Ofcom has started an auction to release more airwaves to improve mobile broadband capacity, and help prepare for future 5G services.
Here we look at the key things you need to know about what is being auctioned, who will be bidding and what benefits you will see as a result. We have also published a guide to how the auction will work.
Q: What is spectrum?
A: You can’t see or feel radio spectrum. But any device that communicates wirelessly needs spectrum – such as televisions, car key fobs, baby monitors, wireless microphones and satellites. Mobile phones use spectrum to connect to a local mast so people can make calls and access the internet.
Q: Why does Ofcom manage spectrum use?
A: Only a limited amount of spectrum is available, so it needs to be managed carefully. Certain bands of spectrum are also used for different purposes. For example, mobile companies use different parts of the spectrum to TV companies. So, it needs to be managed to prevent services interfering and causing disruption to people and businesses.
Q: How much spectrum is available in this auction?
A: A total of 190 MHz of spectrum is being sold across two frequency bands: 40 MHz in the 2.3 GHz band, which will be used to increase mobile broadband capacity for today’s users; and 150 MHz in 3.4GHz, which has been earmarked for 5G – the next generation of mobile technology. Releasing this spectrum will increase the capacity of mobile networks by around one third.
Q: Who is taking part?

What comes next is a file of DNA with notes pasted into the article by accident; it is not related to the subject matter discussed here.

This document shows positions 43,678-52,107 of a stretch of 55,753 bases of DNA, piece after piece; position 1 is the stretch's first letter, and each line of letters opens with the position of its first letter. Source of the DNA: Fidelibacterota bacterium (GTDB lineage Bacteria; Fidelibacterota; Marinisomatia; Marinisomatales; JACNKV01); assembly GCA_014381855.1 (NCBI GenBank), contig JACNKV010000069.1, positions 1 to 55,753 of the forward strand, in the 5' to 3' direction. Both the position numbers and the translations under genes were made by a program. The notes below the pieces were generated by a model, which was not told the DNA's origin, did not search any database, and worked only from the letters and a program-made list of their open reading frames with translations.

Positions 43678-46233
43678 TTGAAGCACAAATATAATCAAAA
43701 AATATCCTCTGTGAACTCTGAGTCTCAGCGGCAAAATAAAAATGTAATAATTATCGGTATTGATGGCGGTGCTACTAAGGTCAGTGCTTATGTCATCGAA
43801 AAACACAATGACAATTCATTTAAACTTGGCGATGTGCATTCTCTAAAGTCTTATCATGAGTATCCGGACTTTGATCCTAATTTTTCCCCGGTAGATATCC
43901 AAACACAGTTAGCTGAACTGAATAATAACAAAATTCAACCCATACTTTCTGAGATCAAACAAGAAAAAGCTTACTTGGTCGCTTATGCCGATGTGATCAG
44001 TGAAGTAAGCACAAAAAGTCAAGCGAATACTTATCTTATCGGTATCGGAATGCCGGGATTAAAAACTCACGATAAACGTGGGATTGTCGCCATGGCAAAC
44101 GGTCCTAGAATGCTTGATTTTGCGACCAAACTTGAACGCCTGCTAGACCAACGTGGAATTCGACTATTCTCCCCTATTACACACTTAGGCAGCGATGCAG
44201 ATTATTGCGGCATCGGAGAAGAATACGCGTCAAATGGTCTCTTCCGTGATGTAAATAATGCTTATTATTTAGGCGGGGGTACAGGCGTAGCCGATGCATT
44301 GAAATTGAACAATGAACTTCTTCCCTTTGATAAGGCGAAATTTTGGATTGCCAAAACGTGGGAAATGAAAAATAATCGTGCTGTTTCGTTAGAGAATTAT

A: Five companies have been approved to bid in the auction: Airspan Spectrum Holdings Ltd; EE Limited; Hutchison 3G UK Limited; Telefonica UK Limited and Vodafone Limited.
Q: How much does Ofcom expect the auction to raise?
A: There is a £70m reserve price, with the value increasing round by round as bids are made. The total amount raised will be determined by demand for the spectrum available. Importantly, Ofcom’s duty is to manage the use of spectrum efficiently – not to maximise the financial value of the auction.
Q: When will we know the results?
A: Spectrum auctions can take a number of weeks to complete. So, the length of the auction will depend on the level of demand from bidders for the spectrum being made available. Ofcom will publish updates on the price and level of demand at the end of each day during the auction.
Q: What difference will the extra airwaves make to mobile phone users?
A: Releasing these airwaves will ease congestion for mobile broadband, both now and in the future. It means people will be able to get online faster and enjoy more reliable mobile connection when on the move. In addition, releasing the 5G airwaves will pave the way for new services that make the most of the instant, reliable and consistent connections offered by 5G.